A central meaning of ‘tantra’ is wholeness/continuity. Tantra is a path of wholeness understanding wholeness, a vision integrating all visions.
In the ancient cultures of Tibet, India, parts of southeast Asia and China, there flourished various wisdom traditions known as tantra. Today, tantra is sometimes associated with attempted mergings of spirituality and sex, but originally it had the meaning of ‘fundamental continuity’, or ‘the great continuum’. To study tantra was to study and engage with the continuity of life and all the known processes that compose it.
In Buddhist traditions of tantra, all aspects of knowledge intermesh to comprise a perfectly functioning integrated whole. Sense faculties, elements, cardinal directions, skandhas, paths, kaliyugas, pranas, nimittas, blisses, emptinesses, and so forth, were experienced as seamlessly inter-dependent, so much so that any single aspect only had meaning relative to the inter-activity of all the others. In tantra, no thing exists as an independent entity. It only occurs because of the relationships of uncountable other things and processes. In this sense we can say it is ’empty’ of independent selfhood. Here lies the possibility of understanding the intimate equivalence of form and emptiness (śunyatā), or knowing and ungraspable wholeness.
In today’s world it seems that generally we have lost sight of wholeness/continuity – this core vision of tantra. Instead we have created more and more categories of distinction and specialised expertise: physics, biology, chemistry, astronomy, music, art, history, religion, geography, politics, economics, medicine, homeopathy, naturopathy, psychology, neurology, sociology. A complete list would go on for pages. We have divided the world into organic and inorganic, micro and macro and nano and astro, virtual and real, secular and religious. Each, discipline proliferates with myriad subdivisions. Each has its specialized jargon; its explanation of the universe and opinions as to what is relevant or irrelevant and how life should or could proceed on this basis. The modern world has become flavoured with fragmentation and subsequent conflict. In public values and discourse, we have no modern equivalent for tantra, a path of wholeness understanding wholeness, a vision integrating all visions. This lack is contributing to a massive expansion of agony and suffering throughout the living world.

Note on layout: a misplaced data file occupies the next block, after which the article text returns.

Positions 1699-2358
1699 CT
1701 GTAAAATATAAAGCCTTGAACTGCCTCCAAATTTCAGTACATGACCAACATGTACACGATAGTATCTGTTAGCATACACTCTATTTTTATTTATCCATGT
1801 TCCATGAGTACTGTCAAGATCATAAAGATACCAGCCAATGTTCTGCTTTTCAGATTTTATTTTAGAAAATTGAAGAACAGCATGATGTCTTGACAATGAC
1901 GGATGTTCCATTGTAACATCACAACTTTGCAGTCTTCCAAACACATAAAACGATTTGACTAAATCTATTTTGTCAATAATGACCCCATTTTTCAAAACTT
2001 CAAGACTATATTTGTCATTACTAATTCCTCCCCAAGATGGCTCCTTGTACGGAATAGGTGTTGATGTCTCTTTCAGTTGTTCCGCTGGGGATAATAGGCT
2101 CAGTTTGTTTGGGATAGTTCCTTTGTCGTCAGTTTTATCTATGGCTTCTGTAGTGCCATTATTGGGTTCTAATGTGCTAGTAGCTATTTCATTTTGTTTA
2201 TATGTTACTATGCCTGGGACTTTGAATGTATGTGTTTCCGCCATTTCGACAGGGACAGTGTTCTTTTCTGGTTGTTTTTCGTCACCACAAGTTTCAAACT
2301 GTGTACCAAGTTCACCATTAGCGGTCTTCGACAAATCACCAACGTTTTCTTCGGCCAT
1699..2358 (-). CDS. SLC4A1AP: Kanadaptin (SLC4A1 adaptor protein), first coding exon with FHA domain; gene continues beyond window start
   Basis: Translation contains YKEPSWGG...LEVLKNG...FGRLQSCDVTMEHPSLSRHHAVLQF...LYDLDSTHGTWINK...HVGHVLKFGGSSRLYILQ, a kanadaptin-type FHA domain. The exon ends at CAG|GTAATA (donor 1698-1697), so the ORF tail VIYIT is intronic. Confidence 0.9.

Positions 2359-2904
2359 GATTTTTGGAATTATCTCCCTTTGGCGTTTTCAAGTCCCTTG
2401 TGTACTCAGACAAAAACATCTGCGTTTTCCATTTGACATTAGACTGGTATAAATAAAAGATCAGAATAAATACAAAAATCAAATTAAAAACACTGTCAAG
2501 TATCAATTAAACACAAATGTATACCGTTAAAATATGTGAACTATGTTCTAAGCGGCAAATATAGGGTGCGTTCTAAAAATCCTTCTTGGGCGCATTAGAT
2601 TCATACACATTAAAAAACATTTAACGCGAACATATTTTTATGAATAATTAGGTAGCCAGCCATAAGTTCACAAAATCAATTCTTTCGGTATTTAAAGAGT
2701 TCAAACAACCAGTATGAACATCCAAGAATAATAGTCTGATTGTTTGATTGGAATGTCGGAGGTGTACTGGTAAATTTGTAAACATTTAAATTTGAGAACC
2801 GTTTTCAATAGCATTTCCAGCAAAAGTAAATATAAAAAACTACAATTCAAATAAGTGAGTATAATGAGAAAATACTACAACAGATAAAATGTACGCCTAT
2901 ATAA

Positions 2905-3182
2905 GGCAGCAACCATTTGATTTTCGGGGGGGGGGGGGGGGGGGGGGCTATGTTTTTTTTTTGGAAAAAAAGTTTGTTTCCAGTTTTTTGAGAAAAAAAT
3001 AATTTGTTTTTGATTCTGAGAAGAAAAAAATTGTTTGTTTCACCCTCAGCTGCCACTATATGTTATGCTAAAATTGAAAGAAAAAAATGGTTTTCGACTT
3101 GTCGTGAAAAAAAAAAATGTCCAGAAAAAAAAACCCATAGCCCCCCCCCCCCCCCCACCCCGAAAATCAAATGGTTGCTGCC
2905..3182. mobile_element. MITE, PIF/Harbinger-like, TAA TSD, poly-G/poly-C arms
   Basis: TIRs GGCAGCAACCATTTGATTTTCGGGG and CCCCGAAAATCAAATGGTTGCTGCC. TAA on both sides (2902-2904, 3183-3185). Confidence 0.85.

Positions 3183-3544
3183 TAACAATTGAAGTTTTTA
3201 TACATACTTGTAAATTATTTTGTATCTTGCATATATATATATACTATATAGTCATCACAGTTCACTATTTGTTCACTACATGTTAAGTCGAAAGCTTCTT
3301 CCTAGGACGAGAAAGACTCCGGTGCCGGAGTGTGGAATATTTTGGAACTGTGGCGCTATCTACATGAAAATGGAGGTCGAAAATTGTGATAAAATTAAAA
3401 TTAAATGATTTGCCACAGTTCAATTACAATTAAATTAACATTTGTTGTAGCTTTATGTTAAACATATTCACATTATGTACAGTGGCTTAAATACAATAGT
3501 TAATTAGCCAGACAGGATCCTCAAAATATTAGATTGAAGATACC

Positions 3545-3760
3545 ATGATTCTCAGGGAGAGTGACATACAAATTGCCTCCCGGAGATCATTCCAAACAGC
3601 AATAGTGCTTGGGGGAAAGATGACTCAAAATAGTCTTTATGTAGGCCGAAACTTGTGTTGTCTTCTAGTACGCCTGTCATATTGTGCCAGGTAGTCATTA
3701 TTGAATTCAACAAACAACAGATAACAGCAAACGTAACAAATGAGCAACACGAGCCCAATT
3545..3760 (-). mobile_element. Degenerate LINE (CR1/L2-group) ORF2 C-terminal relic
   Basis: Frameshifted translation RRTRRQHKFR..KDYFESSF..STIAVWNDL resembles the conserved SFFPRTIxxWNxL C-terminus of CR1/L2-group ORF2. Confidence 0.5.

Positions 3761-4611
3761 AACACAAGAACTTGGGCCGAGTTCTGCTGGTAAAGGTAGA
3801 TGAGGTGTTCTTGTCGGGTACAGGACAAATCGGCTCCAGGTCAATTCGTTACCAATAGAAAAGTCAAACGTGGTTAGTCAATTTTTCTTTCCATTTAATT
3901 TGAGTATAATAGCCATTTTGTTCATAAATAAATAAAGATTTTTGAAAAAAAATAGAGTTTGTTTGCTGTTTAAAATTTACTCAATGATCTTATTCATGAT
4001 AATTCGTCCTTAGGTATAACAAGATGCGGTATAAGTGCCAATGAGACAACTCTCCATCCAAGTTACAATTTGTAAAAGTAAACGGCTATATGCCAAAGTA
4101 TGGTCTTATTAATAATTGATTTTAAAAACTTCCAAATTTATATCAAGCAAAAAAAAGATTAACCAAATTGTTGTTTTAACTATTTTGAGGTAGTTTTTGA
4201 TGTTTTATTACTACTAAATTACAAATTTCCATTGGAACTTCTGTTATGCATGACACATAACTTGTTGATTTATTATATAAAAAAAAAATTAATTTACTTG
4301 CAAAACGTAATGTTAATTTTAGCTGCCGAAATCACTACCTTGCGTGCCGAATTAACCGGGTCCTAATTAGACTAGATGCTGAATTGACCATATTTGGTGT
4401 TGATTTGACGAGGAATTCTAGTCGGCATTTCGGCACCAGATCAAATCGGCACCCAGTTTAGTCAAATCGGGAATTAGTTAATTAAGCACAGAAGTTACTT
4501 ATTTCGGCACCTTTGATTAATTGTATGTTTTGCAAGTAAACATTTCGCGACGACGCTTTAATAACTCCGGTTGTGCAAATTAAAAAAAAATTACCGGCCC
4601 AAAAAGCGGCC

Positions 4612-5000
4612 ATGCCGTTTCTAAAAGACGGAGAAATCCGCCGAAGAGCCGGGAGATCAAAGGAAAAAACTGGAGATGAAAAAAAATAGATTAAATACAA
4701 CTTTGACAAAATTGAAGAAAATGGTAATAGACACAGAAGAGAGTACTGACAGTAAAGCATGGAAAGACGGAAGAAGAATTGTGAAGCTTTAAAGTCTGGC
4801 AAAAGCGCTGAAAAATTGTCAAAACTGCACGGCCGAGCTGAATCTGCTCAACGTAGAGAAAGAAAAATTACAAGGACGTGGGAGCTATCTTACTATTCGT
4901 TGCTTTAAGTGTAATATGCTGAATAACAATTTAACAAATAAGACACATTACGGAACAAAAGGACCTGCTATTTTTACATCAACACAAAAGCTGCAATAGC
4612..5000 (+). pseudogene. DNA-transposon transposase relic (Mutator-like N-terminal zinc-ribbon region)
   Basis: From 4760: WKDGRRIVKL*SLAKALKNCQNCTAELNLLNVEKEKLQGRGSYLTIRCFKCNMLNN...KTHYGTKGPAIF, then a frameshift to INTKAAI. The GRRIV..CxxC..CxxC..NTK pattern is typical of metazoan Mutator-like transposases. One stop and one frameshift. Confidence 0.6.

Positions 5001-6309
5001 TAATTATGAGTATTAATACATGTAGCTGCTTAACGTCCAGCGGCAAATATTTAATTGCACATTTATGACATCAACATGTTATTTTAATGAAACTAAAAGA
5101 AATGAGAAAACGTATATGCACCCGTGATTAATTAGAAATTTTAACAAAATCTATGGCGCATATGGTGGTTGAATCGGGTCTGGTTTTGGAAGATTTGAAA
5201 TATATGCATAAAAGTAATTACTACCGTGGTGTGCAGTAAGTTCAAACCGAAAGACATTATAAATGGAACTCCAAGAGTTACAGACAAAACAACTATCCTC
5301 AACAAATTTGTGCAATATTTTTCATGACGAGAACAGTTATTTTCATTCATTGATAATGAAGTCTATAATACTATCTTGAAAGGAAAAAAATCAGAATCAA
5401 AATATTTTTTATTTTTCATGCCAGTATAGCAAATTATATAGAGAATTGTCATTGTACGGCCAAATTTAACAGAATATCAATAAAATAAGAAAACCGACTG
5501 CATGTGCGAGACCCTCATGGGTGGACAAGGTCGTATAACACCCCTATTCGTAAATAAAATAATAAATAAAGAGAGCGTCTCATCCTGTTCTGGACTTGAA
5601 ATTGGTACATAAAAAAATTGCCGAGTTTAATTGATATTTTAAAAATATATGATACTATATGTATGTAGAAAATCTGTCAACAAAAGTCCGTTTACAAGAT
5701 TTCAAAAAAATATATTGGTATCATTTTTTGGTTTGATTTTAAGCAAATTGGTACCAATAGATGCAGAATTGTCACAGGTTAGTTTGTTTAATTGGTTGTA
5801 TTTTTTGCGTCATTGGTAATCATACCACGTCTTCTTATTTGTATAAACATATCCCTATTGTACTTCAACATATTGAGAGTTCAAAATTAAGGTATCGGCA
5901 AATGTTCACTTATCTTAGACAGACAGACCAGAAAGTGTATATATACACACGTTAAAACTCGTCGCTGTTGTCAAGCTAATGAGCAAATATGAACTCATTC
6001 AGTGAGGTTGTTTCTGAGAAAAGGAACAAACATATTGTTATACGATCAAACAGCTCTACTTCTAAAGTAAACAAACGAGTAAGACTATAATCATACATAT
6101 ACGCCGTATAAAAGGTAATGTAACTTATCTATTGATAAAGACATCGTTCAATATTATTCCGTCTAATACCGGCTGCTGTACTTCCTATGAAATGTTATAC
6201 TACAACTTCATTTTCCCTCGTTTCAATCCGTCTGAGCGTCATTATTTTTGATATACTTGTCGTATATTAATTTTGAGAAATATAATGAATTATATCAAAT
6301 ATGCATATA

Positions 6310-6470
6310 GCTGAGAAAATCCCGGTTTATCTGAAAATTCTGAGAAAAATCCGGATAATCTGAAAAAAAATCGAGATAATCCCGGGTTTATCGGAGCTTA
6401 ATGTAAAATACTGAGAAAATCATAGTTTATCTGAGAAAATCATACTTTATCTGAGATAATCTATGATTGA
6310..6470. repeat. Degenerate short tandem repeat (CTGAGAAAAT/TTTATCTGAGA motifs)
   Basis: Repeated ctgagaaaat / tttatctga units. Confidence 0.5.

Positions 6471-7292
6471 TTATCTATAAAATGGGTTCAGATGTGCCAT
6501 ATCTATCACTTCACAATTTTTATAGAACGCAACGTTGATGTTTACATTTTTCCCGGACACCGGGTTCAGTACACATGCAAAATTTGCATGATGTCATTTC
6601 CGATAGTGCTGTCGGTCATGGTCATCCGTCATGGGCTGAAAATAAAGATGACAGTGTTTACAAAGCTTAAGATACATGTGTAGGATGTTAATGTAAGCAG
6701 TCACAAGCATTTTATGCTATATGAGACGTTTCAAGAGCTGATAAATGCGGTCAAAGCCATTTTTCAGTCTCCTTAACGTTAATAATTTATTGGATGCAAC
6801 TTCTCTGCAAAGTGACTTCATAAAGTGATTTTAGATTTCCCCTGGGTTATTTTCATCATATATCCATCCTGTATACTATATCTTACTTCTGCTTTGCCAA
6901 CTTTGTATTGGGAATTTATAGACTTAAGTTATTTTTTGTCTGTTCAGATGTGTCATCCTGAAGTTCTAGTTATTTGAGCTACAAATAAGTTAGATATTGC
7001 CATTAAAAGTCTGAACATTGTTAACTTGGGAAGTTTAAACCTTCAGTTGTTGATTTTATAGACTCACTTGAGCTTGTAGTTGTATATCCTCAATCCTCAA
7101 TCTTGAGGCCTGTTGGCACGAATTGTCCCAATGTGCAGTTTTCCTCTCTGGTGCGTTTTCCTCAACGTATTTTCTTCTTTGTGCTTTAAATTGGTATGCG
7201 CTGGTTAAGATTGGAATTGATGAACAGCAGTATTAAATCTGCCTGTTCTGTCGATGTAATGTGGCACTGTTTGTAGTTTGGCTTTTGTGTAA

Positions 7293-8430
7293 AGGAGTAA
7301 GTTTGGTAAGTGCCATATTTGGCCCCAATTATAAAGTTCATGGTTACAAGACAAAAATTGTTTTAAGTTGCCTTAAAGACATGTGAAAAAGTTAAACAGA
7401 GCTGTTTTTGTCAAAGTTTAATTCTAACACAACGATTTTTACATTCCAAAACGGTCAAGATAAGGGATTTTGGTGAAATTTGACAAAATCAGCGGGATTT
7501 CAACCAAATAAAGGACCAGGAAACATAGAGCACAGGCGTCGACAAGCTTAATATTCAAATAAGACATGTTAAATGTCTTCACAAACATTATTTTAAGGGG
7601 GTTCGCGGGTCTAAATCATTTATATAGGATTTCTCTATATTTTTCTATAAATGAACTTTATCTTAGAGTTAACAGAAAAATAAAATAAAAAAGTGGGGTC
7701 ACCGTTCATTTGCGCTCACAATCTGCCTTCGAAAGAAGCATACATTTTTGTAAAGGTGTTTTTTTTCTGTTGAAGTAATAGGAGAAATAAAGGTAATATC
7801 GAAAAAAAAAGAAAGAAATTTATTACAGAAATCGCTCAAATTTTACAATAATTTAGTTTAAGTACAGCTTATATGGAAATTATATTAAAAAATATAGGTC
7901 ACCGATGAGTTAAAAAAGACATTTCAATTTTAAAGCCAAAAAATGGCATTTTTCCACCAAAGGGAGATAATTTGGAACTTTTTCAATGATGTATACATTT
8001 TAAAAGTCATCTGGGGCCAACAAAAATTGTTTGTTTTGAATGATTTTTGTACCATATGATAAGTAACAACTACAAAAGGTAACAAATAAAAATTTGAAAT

Even so called ‘holistic’ studies can support more fragmentation if they ignore or turn their backs on any facets that are contributing parts of the continuously co-creating living biosphere that we are. Original studies of tantra involved an integration of all the categories of experience and knowledge that were evident in the society of that time. There was never a university ‘department of wholeness’ that competed with architecture and social science for funding. With this in mind, a modern expression of tantra would need to invite and involve an integration of all the domains of experience and understanding that together are weaving into being the world of today’s living. A modern tantra would have to be a global tantra, taking into account the all the threads of knowledge found in all the cultures of this world. This would include their particular ways of approaching more integrated functioning, and their different understandings and methodologies for healing fragmentation and dysfunction.
In terms of such a realisation arising in a single human being, it is reasonable to query how possible this breadth of seeing/understanding would be? Yet surely we could begin to pose the question. Surely we could hold this possibility, by way of aspiration and a sense of deeply valuing such a prospect. Contemplating thus, I can’t see how we can improve on what the Buddha taught when he said that the dharma – the truth of our living – was to be questioned, explored and realised by the wise, each for themself. The conundrum of how to live well is not a task for experts. We are all participants and each participant participates. There are no exceptions. What we do affects the world. How we live and how we learn matters. No-one else can learn for us. No-one else can live for us. Forget about political parties, leaders, gurus, and charismatic personalities. In a multi-dimensional interdependent universe, an immeasurable living matrix, no single person or activity will solve for everyone else, the problems arising from fragmented living. This requires an understanding and a way of being that is freshly realised, moment to moment, in all our activities. At the same time we are doing this, we can support others as they attempt to do the same.
To end this spectre of fragmentation and to bring forth a truly modern expression of tantra, each one of us: you, me, him or her; whether young or old, healthy or ill, rich or poor, formally educated or not, each one of us, can learn to deepen our capacity to intentionally nurture the question. How might we personally contribute to bringing forth integrated living in a radically inclusive way? Each of us would benefit from recognising and validating our own individual form of holding this question – a living hwa-tou – until, as the Chan masters of old said, the ‘bundle of doubt’ or the ‘not-knowing’, begins to break up of itself, thus revealing understanding.
The greater the question, the greater the awakening. No question, no awakening. This classic Zen statement points the way in a very direct fashion. The first and most important step to healing and wholeness involves vast, wide ranging curiosity and question. Out of profound question comes, not answers, but action; not how we should live, but how we actually do live.
Perhaps the resolution of the challenge posed by climate change and its accompanying ecological breakdown, species extinctions and social upheaval will become the face of a modern tantra. May we discover the love and courageous fortitude to bring this about.